clock menu more-arrow no yes mobile

Filed under:

This Day in MMA History: Controversy at UFC 210, PRIDE hosts last ever show

April 8th saw a controversial finish and the wrap-up of one of MMA’s most storied promotions.

MMA: UFC 210-Weidman vs Mousasi Kevin Hoffman-USA TODAY Sports

On this day in MMA history we are taking a look back at a pivotal night in the UFC’s light heavyweight division, a controversial TKO and the last night for one of MMA’s pioneering organizations.

April 8, 2017: Controversy swirls around UFC 210

In 2016 New York finally agreed to allow MMA back into the state. After reversing its 1997 ban on the sport, for the first time ever, MMA — as we know it today — was legal across the entire United States.

The first UFC event to take place since the lifting of the ban was the historic UFC 205 card at Madison Square Garden. That event saw Conor McGregor beat Eddie Alvarez to claim the UFC lightweight belt. Next up was the forgettable UFC Fight Night: Lewis vs. Abdurakhimov in Albany and then UFC 208: Holm vs. de Randamie in Brooklyn.

The fourth event held in the Empire State was UFC 210 at the KeyBank Center in Buffalo. Headlining that card was a rematch between UFC light heavyweight champion Daniel Cormier and challenger Anthony Johnson. The co-main was a middleweight clash between former champion Chris Weidman and Gegard Mousasi.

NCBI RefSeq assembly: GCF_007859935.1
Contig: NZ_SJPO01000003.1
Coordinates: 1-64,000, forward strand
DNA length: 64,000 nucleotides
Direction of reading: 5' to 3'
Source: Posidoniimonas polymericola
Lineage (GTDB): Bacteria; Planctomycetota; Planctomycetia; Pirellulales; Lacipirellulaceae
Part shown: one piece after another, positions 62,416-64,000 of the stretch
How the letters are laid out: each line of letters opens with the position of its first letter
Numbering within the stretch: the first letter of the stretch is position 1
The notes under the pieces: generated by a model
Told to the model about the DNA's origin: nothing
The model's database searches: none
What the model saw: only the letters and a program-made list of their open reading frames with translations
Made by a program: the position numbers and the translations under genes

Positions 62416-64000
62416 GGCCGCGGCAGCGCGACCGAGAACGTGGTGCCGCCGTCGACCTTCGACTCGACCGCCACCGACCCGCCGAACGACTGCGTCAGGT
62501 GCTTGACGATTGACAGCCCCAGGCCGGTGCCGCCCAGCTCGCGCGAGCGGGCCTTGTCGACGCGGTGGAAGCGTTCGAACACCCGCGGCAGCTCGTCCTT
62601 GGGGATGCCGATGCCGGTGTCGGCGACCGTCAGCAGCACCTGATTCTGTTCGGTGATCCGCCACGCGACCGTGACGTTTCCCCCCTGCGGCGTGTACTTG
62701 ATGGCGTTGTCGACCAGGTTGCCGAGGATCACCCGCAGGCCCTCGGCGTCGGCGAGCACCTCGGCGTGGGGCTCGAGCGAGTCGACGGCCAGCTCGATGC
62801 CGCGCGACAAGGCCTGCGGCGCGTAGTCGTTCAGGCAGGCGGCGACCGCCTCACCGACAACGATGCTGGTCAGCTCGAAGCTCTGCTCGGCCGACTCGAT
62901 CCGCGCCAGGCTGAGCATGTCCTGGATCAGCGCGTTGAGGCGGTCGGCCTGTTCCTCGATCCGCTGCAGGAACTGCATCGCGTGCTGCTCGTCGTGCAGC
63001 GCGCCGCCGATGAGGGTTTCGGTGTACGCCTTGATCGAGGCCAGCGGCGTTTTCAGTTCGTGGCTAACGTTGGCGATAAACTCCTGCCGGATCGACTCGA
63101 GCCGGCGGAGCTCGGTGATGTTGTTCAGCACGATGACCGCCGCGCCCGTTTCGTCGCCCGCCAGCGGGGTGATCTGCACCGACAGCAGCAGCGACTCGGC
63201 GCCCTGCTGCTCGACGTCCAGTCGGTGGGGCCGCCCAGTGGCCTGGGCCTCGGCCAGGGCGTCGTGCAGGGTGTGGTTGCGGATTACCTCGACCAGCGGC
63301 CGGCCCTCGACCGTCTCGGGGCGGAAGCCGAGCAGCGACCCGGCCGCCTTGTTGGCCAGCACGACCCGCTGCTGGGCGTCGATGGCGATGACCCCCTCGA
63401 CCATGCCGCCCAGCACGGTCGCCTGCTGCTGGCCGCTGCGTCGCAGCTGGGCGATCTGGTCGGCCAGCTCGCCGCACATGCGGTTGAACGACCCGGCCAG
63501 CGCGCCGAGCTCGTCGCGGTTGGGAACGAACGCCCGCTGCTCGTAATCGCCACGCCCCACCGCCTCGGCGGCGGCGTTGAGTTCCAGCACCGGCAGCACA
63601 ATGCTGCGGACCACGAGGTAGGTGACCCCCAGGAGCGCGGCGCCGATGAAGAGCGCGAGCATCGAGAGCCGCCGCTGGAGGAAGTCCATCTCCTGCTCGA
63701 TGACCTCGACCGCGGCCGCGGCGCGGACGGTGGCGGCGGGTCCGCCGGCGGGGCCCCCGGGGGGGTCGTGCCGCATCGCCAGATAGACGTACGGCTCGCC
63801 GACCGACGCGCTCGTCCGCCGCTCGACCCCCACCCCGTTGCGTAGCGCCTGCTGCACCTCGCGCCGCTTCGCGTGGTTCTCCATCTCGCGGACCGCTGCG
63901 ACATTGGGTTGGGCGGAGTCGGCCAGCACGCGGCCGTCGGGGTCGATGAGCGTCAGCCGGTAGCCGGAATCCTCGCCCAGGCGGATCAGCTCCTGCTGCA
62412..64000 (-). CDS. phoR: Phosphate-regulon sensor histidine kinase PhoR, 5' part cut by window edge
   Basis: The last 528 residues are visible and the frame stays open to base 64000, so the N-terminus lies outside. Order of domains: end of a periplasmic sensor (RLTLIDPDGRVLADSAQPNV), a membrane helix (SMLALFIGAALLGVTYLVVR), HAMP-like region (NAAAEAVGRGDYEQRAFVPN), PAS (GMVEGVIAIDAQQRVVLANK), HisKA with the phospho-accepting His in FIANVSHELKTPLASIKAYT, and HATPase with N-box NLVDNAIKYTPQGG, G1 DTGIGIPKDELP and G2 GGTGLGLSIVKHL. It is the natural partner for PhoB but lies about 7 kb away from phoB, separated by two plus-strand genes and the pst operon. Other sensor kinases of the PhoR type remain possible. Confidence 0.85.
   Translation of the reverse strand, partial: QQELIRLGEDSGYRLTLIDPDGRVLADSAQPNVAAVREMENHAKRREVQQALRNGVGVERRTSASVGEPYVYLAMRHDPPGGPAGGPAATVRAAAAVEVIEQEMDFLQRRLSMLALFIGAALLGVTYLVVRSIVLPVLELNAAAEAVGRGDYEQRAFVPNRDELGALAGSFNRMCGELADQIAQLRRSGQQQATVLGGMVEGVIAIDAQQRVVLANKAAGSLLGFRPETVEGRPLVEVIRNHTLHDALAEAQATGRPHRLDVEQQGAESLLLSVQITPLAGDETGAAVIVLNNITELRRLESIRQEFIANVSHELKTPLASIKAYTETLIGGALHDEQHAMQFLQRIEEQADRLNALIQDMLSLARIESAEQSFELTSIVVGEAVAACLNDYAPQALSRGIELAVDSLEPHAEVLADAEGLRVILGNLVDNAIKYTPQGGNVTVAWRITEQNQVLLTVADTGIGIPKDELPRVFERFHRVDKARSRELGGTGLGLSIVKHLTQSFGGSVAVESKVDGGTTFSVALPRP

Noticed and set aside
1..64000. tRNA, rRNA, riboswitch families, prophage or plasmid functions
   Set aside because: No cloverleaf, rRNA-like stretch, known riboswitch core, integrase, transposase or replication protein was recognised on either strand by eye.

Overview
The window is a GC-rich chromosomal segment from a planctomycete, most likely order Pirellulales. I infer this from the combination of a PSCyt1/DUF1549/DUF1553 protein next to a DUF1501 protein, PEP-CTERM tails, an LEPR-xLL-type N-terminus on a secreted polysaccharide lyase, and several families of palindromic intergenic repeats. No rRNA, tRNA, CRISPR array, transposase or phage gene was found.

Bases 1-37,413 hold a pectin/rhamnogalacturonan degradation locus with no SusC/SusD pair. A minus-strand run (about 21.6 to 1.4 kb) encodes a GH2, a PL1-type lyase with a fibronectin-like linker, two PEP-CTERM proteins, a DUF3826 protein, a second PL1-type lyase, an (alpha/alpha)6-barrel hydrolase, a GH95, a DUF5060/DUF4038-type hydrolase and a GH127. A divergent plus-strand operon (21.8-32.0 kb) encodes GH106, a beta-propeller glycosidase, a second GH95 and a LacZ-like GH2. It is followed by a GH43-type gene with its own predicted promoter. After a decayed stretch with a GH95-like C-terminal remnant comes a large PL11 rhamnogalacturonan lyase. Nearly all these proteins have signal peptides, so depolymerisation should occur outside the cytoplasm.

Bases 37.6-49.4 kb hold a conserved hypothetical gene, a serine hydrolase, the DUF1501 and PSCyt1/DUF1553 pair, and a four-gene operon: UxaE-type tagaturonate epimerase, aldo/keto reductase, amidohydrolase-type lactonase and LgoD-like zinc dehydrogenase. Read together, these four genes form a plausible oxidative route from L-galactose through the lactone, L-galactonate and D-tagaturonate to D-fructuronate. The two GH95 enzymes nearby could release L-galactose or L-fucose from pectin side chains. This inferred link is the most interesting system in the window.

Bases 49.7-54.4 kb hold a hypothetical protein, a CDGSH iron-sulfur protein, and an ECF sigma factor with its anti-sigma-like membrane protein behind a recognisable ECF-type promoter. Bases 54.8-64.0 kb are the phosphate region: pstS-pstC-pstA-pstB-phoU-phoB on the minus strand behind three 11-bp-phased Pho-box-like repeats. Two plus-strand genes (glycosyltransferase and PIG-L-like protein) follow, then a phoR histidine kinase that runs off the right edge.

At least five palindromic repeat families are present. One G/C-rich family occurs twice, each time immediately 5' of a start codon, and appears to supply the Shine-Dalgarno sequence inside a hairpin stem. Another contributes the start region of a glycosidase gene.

The event went off to an unusual start at the weigh-ins. This is where Cormier’s infamous ‘towelgate’ incident happened, with the champion seemingly gaming the scales to make sure he didn’t miss weight for his title defense. The weigh-ins also saw a debacle ensue around a fight between Pearl Gonzalez and Cynthia Calvillo. Gonzalez was initially pulled from the card by the inexperienced New York State Athletic Commission because of her breast implants. However, the decision would later be reversed and the fight was able to go ahead.

The event itself saw a big heap of controversy, too — thanks to the ending of Weidman vs. Mousasi. In the second round of the contest Mousasi turned up the pressure on the American. He landed a number of power punches and then blasted Weidman with knees in the clinch. That’s when everything went wrong. Referee Dan Miragliotta thought the knee strikes were illegal and decided to stop the action. Instant replays showed that Weidman had just a single hand touching the canvas, making the knees legal. NYSAC did not permit Miragliotta to view a replay, so the referee instead called to John McCarthy, sitting cageside to look at a ringside and make a call. ‘Big John’ relayed that the knees were legal.

What happened next was a prolonged discussion between Miragliotta and UFC rules and regulation tzar Marc Ratner. Eavesdropping on that was Joe Rogan, who gave his two cents on the incident, too — which, often contradicted what Miragliotta and Ratner seemed to be saying.